Deutsche Bank raided in tax fraud probe

The headquarters of Germany’s biggest lender Deutsche Bank were raided on Tuesday as part of investigations into a huge tax fraud scam that cost the government billions.

Prosecutors from Cologne searched the Frankfurt offices as part of investigations into the so-called “cum ex” case, Deutsche Bank said.

The bank added it “continues to cooperate fully” with authorities over the sprawling case, which has also ensnared Chancellor Olaf Scholz, who denies wrongdoing.

First exposed in 2017, the “cum ex” scandal involved numerous participants swiftly exchanging company shares among themselves around dividend day to claim multiple tax rebates on a single payout.

Dozens of people have since been indicted in Germany over the scam, including bankers, stock traders, lawyers and financial consultants.

German authorities have also searched other top banks over the course of 2022 in relation to the case, including Barclays, Morgan Stanley and JPMorgan Chase.

In relation to Tuesday’s raids on Deutsche Bank, Cologne prosecutors confirmed they had “executed search warrants against a bank in Frankfurt” as well as against an audit firm, and in private residences of 10 suspects.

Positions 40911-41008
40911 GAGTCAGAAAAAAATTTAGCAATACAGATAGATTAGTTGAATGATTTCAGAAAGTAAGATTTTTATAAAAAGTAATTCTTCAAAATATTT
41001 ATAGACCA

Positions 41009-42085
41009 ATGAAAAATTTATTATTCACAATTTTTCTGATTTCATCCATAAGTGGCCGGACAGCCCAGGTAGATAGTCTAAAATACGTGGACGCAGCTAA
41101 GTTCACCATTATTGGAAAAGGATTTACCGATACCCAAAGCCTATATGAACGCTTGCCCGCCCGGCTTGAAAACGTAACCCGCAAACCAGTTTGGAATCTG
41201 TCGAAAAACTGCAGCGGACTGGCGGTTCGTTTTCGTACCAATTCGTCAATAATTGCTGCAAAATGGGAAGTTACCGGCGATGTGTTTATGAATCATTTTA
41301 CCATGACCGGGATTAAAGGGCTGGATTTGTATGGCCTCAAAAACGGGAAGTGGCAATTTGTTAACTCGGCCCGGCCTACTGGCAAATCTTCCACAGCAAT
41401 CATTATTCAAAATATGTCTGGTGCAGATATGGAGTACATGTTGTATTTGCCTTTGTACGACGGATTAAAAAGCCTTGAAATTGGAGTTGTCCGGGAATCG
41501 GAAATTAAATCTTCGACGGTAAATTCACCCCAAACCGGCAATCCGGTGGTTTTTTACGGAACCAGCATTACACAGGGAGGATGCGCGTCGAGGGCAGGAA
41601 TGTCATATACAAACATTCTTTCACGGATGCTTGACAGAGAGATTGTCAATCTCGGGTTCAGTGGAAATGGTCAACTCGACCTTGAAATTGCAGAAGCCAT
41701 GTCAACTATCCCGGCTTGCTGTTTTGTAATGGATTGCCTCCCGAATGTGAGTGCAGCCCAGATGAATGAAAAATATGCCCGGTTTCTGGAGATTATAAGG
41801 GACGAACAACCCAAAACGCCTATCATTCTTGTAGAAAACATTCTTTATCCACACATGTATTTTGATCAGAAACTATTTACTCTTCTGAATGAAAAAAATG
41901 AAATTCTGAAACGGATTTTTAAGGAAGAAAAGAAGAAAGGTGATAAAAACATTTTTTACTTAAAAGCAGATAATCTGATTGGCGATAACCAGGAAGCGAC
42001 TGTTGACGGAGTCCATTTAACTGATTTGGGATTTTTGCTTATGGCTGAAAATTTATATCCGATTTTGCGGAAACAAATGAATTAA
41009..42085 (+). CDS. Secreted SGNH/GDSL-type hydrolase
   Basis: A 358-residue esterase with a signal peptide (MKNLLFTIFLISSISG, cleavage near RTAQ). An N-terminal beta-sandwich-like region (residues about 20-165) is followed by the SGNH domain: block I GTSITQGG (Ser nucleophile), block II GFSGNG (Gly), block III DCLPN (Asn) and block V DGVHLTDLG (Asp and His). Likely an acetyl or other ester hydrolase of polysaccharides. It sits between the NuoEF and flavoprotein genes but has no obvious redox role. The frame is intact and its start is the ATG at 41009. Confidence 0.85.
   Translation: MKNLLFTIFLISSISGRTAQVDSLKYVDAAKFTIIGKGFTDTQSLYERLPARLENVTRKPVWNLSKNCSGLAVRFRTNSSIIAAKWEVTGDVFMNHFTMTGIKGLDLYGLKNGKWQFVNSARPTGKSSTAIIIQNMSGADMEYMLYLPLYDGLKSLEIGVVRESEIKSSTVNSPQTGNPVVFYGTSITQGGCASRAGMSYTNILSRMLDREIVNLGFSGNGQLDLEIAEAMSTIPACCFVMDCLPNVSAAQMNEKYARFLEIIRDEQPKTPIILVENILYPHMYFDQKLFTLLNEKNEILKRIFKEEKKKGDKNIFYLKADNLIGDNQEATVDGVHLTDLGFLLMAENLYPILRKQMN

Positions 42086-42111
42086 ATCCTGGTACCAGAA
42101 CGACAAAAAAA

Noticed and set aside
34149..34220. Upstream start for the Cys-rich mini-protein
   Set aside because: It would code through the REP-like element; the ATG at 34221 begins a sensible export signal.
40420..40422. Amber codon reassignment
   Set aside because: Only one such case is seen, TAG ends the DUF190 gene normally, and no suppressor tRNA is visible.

They did not give the names of people or organisations.

In total, 114 investigators from various parts of the country took part in the search, they said.

The measures are linked to the “cum ex” investigation and related tax evasion schemes, the prosecutors said.

Authorities in Hamburg came under fire for their 2016 decision to drop a bid to claw back 47 million euros ($46 million) in taxes from private bank M. M. Warburg over the trades.

Warburg eventually had to pay back tens of millions of euros under pressure from the federal government under then chancellor Angela Merkel.

Current Chancellor Scholz, who was mayor of Hamburg from 2011 to 2018, has been repeatedly forced to deny allegations he was involved in the decision to let the bank off the hook. (AFP)